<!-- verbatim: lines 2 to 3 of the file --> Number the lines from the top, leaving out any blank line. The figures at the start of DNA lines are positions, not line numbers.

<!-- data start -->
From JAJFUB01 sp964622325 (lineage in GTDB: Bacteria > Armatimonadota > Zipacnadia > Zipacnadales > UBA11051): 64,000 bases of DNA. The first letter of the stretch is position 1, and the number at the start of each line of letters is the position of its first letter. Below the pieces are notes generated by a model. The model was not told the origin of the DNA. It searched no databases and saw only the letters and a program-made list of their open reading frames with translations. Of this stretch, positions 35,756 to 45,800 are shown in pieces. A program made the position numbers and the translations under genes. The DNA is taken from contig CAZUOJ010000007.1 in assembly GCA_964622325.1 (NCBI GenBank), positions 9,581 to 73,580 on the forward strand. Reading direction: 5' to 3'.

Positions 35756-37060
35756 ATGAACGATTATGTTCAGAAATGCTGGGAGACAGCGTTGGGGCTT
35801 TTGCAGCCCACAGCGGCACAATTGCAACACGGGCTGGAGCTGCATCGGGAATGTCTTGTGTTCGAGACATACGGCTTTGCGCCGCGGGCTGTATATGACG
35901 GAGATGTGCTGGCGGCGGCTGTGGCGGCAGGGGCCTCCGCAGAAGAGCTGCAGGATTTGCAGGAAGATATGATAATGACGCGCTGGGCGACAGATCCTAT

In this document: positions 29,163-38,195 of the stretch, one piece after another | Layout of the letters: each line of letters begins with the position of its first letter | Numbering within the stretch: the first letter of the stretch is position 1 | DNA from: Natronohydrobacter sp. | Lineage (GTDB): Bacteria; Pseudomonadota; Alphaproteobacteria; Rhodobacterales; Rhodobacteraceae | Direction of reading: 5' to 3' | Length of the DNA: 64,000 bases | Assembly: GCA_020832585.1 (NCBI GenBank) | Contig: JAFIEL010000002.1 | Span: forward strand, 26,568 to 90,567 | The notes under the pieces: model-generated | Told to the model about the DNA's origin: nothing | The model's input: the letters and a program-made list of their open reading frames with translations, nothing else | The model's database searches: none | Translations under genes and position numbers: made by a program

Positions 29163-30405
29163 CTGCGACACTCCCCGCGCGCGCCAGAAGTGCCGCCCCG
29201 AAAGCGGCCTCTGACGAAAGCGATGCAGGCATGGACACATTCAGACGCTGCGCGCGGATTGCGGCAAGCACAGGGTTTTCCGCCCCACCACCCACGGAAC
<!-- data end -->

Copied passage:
Positions 35756-37060
35756 ATGAACGATTATGTTCAGAAATGCTGGGAGACAGCGTTGGGGCTT